Incorporating permission marketing into your organisation’s activities is not a one-time event, but rather a rigorous process that cannot be rushed. A permission strategy may take years to shape, especially in healthcare, and requires a clear strategy and robust planning, as there are many aspects to consider:

• Who do you want to communicate with and why?

• Which channel is the best to reach your audience?

• Which business function should own permission marketing? Is it a marketing or sales team-driven initiative?

• How should you collect contacts and manage data?

• How should you structure customer data capture?

• How will you use data to enhance the customer experience?

• How should you maintain the relationship?

• Which CRM technology best suits your needs?

• What are the regional and international data privacy laws that you have to adhere to?

• What is the role of the customer-facing team in your strategy?

• And finally, who is going to do it, and how much of their time will be allocated to managing permission marketing tactics?

The advice

Permission marketing can seem quite overwhelming, especially in highly regulated industries. To start with, choose a suitable channel to reach your target, build your strategy and internal processes around that before expanding your efforts to other channels, and designate the right person to manage it. The most utilised channel in permission strategies is email due to cost-efficient reach and ease of measurement.

Each company interprets regulations differently. If you are too cautious with your permission-based approach, there is a risk that the highly robust, highly regulated process will hinder uptake, leaving you with a non-starter or a database with limited reach. Finding the right managerial balance in regulating activities without restricting marketers is crucial for optimal results. Additionally, some marketers tend to treat permission marketing as a separate tactic from their overall strategy. Permission marketing does not stand on its own and should be an integral part of a multichannel strategy.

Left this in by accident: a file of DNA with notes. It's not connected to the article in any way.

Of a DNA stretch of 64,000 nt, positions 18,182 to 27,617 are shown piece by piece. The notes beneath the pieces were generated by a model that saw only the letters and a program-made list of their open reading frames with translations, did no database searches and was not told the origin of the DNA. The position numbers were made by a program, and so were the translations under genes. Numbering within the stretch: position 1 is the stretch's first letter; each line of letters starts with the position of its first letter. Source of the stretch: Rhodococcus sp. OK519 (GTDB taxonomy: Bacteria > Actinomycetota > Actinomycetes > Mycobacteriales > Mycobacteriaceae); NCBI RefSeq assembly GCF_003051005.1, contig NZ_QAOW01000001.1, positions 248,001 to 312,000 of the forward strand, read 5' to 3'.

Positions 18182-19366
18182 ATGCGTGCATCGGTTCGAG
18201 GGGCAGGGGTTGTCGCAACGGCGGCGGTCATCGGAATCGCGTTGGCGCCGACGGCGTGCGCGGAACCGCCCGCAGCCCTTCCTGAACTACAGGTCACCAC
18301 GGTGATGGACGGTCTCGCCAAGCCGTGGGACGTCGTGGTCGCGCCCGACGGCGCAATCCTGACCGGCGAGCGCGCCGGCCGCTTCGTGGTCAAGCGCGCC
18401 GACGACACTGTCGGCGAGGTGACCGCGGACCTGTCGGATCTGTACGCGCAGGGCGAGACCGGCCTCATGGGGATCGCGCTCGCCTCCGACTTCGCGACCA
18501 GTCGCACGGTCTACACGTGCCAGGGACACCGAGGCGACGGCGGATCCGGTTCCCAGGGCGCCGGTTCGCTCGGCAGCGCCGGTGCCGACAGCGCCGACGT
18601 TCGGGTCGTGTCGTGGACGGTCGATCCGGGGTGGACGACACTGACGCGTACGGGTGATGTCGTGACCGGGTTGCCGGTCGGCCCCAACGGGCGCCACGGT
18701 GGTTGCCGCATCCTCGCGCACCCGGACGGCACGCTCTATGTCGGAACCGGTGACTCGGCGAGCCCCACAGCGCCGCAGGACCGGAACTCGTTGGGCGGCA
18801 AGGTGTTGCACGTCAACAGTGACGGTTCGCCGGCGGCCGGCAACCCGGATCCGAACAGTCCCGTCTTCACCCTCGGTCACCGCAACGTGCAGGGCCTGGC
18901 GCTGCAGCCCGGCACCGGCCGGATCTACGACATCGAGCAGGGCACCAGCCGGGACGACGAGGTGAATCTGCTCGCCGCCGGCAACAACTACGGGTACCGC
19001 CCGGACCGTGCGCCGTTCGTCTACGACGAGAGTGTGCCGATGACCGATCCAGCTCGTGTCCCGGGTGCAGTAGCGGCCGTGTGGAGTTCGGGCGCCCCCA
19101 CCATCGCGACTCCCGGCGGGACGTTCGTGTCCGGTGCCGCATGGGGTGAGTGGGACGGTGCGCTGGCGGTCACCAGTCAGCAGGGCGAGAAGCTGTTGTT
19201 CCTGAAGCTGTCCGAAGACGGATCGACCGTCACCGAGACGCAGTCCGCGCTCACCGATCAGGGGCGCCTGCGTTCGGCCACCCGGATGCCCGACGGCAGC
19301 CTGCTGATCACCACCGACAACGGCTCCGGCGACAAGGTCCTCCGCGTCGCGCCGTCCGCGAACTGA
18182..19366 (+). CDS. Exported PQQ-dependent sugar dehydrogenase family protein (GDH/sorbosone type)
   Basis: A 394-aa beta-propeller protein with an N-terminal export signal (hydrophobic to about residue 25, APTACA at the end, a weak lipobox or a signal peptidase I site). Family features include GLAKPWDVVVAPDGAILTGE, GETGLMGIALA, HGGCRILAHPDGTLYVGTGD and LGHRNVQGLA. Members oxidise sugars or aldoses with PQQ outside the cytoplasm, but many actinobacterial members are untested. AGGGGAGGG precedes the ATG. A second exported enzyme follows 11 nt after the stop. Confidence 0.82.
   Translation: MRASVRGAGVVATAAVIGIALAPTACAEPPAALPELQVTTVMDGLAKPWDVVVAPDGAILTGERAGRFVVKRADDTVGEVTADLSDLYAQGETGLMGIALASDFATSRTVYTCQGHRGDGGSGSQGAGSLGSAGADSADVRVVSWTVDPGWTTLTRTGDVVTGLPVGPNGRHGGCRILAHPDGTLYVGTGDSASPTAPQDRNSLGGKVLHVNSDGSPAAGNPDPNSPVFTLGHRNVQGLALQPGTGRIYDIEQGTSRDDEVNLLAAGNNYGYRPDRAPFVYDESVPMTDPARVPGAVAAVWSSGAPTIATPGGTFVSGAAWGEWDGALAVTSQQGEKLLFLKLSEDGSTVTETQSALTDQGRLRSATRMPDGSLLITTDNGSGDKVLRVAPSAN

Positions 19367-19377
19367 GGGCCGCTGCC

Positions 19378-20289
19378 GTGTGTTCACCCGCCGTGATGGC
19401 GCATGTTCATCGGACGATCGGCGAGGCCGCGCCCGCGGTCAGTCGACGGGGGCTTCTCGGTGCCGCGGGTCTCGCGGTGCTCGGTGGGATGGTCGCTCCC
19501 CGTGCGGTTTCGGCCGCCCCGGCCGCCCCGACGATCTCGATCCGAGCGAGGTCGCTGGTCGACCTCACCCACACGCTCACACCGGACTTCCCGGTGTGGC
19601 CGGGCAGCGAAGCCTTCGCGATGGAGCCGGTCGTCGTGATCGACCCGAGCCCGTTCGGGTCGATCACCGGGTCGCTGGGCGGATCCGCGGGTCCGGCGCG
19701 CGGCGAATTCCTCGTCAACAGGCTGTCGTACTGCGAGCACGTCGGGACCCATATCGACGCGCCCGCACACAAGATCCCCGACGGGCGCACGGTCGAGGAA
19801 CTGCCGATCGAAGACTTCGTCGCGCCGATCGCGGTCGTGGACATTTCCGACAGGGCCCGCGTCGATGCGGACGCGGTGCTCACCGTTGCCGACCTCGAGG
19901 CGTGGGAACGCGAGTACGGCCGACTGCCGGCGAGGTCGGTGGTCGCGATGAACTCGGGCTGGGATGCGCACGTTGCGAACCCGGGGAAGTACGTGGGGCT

Finally, with the right marketing automation software in place, your marketing and sales team can plan, manage and measure all online and offline activities from lead generation through the entire sales process. The danger lies when marketers rely solely on these platforms to generate leads, nurture relationships and close the sale. These sophisticated platforms offer robust functionalities, but without insight-driven strategy feeding them, their functionalities are useless.

On an ongoing basis, consider how to integrate your permission-based activities with your offline tactics. It can seem daunting to start tackling such a complex challenge, but the rewards from getting it right will make it worthwhile.

Reference

1 Bill Nussey, The Quiet Revolution in Email Marketing.

About the author:

Mirella Mokbel is a senior consultant at Blue Latitude, a strategic marketing consultancy specialising in healthcare. With over 10 years’ experience in brand strategy, Mirella has created multichannel strategies for a variety of brands in diverse industries including: retail, automotive, consumer goods and not-for-profit.

With an MBA from the John Molson School of Business at Concordia University in Canada, she has a passion for behavioural psychology, as well as brand strategy and transformation.